As we start the new decade, you may have taken some time to look back at the last ten years and consider how much has changed both personally and financially. You might even have thought about the next ten.
And after what has been a stellar recent decade for the global stock market1 with a total gain of 204% and an average annual return of just under 12%2, it might seem logical to ask the following question. With significantly higher valuations, is it safe to invest right now?
“With significantly higher valuations, is it safe to invest right now?”
If you thought investing your hard-earned money after such great recent returns would subject you to the ‘risk’ of an imminent crash, I would certainly understand. But it should only be a legitimate fear for short-term speculators and those needing access to a significant capital withdrawal in the next handful of years.
If you are or continue to be, a well-diversified, long-term investor with a multi-decade retirement plan, then I believe current investment valuations deserve little attention.
For example, this chart by Drew Dickson at Albert Bridge Capital provides cumulative decade performance for the US stock market. It shows that although 2010-19 has been good, has it really been that out of the ordinary or are we still scarred by our memory of 2000-2009?
That’s not to say there won’t be trouble ahead. But trying to avoid a temporary loss now could make you worse off in the long run by sitting on the sidelines waiting for an entry point. There’s a quip that goes “If you think stocks are expensive now, you should see them in twenty years.”
“If you think stocks are expensive now, you should see them in twenty years.”
So, I would hope that for those of you who know me, you’ve heard me speak consistently enough about the perils of ‘market timing’ (trying to get in or out of the market at the most opportune time).
If you’re unfamiliar please consider that most personal finance professionals conclude market timing is a game not worth playing, as explained HERE by the financial practitioner and author Ben Carlson. Note that Ben’s piece was written in 2013, at a time when some investors were already worried about valuations. And look where we are now! Case in point. Can you imagine sitting out since then and still be waiting for the ideal time to go for it?
The Best Time is Now
My own financial planning philosophy is aligned with the proverb “The best time to plant a tree was 20 years ago. The second-best time is now.”
“The best time to plant a tree was 20 years ago. The second-best time is now.”
This provides far better guidance to everyday investors like you and me who are considering whether it is safe to invest right now. Investing is not about market timing, forecasting short-term temporary losses, or trying to avoid stock market ‘volatility’. All of which the financial media portray as ‘risk’.
The real risk is the destructive effect of inflation over time and the inability to afford your financial goals in 10, 20, or 30 years from now, because you let your irrational need for safety today take priority over the real needs of your future self.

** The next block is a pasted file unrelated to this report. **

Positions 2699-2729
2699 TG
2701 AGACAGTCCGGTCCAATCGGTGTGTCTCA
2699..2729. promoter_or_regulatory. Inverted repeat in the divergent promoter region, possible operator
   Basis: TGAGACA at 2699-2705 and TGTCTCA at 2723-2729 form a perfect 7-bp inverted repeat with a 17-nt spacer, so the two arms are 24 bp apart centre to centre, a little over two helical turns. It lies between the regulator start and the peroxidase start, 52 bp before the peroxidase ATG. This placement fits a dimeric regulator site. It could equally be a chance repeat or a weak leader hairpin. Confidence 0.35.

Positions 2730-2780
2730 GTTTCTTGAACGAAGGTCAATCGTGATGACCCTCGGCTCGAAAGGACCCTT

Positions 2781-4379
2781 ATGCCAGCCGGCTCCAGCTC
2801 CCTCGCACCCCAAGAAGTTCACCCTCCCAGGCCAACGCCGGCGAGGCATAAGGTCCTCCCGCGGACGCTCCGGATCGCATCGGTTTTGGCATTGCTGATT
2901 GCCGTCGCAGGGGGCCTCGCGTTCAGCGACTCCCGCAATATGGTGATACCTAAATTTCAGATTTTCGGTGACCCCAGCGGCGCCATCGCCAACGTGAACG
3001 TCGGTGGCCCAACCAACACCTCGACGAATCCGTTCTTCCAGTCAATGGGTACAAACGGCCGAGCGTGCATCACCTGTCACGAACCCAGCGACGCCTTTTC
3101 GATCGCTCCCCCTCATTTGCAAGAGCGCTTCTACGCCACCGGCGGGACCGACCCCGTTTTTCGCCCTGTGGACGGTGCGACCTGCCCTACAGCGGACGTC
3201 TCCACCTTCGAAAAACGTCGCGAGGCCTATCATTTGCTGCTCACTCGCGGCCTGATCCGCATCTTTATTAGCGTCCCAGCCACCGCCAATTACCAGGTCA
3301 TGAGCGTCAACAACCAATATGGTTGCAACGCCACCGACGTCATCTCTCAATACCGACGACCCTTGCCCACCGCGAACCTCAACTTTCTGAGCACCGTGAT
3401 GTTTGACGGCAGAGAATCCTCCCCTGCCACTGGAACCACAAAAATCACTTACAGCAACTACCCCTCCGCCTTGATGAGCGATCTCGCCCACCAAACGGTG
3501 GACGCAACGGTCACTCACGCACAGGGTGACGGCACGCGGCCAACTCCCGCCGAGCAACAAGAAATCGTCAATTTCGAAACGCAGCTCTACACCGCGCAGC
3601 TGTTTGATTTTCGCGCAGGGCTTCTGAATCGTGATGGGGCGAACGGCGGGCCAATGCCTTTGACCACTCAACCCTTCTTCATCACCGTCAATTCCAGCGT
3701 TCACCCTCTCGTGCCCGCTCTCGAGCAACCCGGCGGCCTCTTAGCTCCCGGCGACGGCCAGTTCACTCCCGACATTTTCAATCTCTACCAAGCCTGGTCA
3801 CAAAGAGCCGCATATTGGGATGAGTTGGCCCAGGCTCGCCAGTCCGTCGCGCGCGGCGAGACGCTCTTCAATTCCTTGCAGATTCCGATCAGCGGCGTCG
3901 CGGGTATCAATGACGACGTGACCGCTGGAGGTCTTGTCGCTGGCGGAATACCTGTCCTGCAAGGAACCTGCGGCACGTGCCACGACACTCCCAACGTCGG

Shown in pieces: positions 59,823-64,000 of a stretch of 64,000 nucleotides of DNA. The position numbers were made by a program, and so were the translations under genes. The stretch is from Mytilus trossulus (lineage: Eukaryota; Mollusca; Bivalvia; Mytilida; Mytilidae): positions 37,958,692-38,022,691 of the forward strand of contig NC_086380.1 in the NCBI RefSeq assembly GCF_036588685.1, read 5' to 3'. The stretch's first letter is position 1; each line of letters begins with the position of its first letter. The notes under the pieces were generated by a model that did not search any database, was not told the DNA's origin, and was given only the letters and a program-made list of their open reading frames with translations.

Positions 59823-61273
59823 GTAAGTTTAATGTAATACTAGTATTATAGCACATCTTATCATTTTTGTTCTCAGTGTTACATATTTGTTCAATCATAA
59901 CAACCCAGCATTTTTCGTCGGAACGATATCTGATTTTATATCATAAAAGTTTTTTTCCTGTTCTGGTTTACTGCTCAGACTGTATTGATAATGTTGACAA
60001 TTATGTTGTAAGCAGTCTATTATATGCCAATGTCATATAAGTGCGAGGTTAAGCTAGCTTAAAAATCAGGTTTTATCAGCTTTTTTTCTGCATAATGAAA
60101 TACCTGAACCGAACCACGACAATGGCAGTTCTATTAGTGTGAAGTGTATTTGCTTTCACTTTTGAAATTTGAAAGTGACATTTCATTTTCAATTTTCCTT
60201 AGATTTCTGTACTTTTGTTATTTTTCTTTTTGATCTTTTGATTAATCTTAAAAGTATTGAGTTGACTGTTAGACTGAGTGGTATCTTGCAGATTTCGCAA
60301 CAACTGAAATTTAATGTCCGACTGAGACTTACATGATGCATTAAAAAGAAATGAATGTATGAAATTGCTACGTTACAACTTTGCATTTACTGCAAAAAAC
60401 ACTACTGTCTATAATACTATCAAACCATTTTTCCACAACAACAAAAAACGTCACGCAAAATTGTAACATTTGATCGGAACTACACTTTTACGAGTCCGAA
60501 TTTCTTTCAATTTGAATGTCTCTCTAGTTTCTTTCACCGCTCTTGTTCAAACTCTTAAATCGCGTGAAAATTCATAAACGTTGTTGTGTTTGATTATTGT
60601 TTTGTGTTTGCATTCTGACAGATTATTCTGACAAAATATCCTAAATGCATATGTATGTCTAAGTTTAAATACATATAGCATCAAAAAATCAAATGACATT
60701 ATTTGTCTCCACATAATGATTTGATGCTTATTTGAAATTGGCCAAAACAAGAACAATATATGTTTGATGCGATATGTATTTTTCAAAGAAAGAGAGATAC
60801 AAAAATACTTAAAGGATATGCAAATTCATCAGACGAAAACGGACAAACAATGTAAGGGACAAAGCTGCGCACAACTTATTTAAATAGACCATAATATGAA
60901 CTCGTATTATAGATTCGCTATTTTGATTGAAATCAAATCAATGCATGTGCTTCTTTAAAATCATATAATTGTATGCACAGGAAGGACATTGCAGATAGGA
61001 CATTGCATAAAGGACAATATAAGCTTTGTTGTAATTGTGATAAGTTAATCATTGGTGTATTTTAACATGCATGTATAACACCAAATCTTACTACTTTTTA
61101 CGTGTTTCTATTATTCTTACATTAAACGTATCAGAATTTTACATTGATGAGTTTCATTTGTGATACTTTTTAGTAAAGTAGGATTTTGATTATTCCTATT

“The real risk is the destructive effect of inflation over time and the inability to afford your financial goals in 10, 20, or 30 years from now, because you let your irrational need for safety today take priority over the real needs of your future self.”
Cash feels so comforting. But even if you’d have been unlucky enough to invest in the global stock market1 on 15th September 2008, the day Lehman Brothers went bust and the Financial Crisis deepened, you’d have initially seen your investment drop something like 25% only to recover and advance. Leading to a total return of 225% at an average of 11% per annum, inclusive of the initial loss. It’s all about the long game.
In general, people seek financial planning and investment advice when something significant has changed in their life, needing action. A promotion, an inheritance, a growing family, impending retirement, sale of a business or just the pent up feeling of wanting to get your act together.
You have very little control over the timing of triggers prompting action. Likewise, the need for action rarely coincides with perfect investing conditions.
If you have children, you probably remember discussing whether it was the right time to start a family. You might not have even had that option. But common thoughts include, are we financially secure? What about my career? Am I ready mentally and emotionally?
My own marriage and the birth of our two children coincided with the Financial Crisis. Born in 2008 and 2010, we also moved to a larger home. At a time when there was significant business uncertainty and stress, here we were actively choosing to give up my wife’s self-employed income and take on added financial responsibility.
Our long-term family plans were specific to us at that moment and the timing was of no consequence. It was tough, but we coped.
Is it safe to invest now? I can’t guarantee that it’ll be plain sailing, but I do know that the quest for short-term certainty does not help you achieve long-term financial goals. If you don’t commit now, what else are you going to do? Sit in cash at interest rates below inflation? That’s a sure-fire way to lose money in the long-term.
Follow me on Twitter @AlexandreRiley
1 Represented by the FTSE World TR GBP index. No charges assumed.
2 Between 01/01/10 and 31/12/2019